The Icelander isn't as dumb as he looks; he destroys me at chess, and then the Swede leaves, and we sit there, missing her. We stare out over the water. Three boys on camels race up and down the beach, hooting. The moon rises like a pumpkin over Saudi Arabia.
"Man," the Icelander says, as blunt as always. "If you had a chick, this place would be perfect."
IF YOU HAD YOUR own piece of real estate, too, Dahab might be perfect, as an increasing number of parties seem to think. Around 4 p.m. the next afternoon, I stumble into Club Red and find it crawling with Egyptian troops—45 soldiers in brown uniforms, toting AK-47s, bayonets fixed. Two camouflage trucks sit inside the entrance; also two jeeps. Five officers bedecked in brass rest on chairs in the shade, sipping Turkish coffee, as the troops wander at random. Some of the soldiers are hissing at a pair of English girls in bikinis.
The soldiers are about 18 years old, dirt-poor conscripts from isolated villages, drafted into Egypt's paramilitary national police force and trucked across the Sinai to a republic of Northern European women wearing butt-floss, ragtag stoners from the four points of the compass, and slumming trustafarians with 200-dive hobbies and healthy credit cards. At first, it looks like the national troops have come to help Rotondi reclaim Club Red. As it turns out, they are really here to help themselves to a piece of land.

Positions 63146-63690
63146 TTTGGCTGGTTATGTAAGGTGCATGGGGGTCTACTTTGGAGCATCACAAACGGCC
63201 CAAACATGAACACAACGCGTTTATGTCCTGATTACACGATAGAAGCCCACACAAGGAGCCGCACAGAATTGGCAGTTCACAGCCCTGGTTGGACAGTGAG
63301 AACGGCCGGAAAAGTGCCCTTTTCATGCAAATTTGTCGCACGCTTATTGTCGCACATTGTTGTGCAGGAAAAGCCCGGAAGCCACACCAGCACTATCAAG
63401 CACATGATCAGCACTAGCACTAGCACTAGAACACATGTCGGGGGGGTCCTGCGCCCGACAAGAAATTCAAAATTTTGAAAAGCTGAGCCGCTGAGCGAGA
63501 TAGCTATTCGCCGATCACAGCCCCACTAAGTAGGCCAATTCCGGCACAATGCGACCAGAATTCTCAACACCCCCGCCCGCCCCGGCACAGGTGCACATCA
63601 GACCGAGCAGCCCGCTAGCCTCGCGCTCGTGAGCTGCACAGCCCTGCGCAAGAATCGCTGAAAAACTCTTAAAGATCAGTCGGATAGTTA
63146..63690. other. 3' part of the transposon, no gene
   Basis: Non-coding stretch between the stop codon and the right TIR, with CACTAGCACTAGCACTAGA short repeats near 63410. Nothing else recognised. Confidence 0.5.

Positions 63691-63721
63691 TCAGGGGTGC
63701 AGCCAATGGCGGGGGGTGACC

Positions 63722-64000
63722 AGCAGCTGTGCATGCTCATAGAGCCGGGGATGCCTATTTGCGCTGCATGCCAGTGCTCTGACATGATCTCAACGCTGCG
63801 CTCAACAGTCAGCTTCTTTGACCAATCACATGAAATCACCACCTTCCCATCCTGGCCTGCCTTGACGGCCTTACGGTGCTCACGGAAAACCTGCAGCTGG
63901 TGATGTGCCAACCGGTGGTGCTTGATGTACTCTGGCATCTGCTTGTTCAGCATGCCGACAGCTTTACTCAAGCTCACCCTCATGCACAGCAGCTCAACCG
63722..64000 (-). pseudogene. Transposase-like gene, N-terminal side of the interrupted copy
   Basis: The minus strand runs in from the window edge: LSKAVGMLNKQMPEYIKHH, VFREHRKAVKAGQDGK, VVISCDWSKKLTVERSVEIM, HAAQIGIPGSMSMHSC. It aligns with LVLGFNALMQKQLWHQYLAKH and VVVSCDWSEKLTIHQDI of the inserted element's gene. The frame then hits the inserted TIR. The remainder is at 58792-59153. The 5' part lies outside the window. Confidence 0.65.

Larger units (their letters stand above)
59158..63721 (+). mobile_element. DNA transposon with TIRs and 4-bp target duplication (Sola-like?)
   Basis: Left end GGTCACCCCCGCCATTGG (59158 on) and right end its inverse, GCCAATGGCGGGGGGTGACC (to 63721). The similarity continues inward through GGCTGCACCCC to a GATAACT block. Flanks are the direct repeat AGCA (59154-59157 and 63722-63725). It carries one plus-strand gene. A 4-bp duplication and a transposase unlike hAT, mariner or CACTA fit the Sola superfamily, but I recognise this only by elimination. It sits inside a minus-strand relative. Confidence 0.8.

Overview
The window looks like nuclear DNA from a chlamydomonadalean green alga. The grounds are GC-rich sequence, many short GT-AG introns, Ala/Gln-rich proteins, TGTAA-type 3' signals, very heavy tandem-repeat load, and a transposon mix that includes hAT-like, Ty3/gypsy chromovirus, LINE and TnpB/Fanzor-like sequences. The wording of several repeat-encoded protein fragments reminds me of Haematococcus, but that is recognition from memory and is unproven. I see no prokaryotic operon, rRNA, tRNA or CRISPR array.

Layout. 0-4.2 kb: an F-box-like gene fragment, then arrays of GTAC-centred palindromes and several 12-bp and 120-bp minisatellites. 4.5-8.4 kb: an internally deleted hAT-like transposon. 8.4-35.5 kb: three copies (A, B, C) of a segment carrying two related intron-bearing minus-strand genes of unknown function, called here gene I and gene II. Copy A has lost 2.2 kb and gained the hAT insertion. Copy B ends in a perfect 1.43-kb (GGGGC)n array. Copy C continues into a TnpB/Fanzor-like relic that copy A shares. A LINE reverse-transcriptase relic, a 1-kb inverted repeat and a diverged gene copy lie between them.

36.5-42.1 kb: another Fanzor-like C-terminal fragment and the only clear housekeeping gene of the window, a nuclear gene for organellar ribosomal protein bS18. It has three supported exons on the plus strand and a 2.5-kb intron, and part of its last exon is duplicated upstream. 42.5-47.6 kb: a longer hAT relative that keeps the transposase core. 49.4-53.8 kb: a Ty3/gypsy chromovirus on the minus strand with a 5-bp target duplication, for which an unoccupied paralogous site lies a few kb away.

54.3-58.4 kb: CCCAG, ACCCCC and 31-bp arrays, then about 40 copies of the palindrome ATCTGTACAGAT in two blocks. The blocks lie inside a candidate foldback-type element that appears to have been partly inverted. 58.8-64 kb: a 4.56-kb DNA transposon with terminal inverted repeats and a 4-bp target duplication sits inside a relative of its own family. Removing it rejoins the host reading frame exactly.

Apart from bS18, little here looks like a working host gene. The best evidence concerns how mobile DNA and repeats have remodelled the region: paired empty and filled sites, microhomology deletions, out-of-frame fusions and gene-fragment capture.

The Mezzeineh clan has reacted, of course. There are already ten shouting Bedouin in the courtyard; seven minutes later, there are ten more in the same space. Half are shouting into cell phones; most are dressed in spotless white or gray jalabiyyas, with red kufiyya head scarves carefully affixed using traditional goat-hair rope. Their sandals are nice; many sprout long pinkie nails, a traditional signal of wealth.
I snap off a couple of photos from my hip and head for the front desk. Three panicked Bedouin cut me off, waving their arms and shouting "No! No!" I had been conducting careful research on the history of the Sinai by reading The Adventures of Tintin: The Red Sea Sharks, so I think what my hero, the Belgian boy reporter and veteran of a thousand cartoon adventures, would say at this point.
"I'd like a room," I try.
The Bedouin immediately lead me inside; business continues, it appears, even in the midst of an invasion. I go through an absurd charade of inquiring after rooms—Blistering barnacles, Tintin, I must have a phone, and what do you mean there are no rooms left with air-conditioning—and then ask what all the soldiers are doing.
"Is no problem," I am told. And: "Their trucks break down. They come to fix their trucks. Going soon."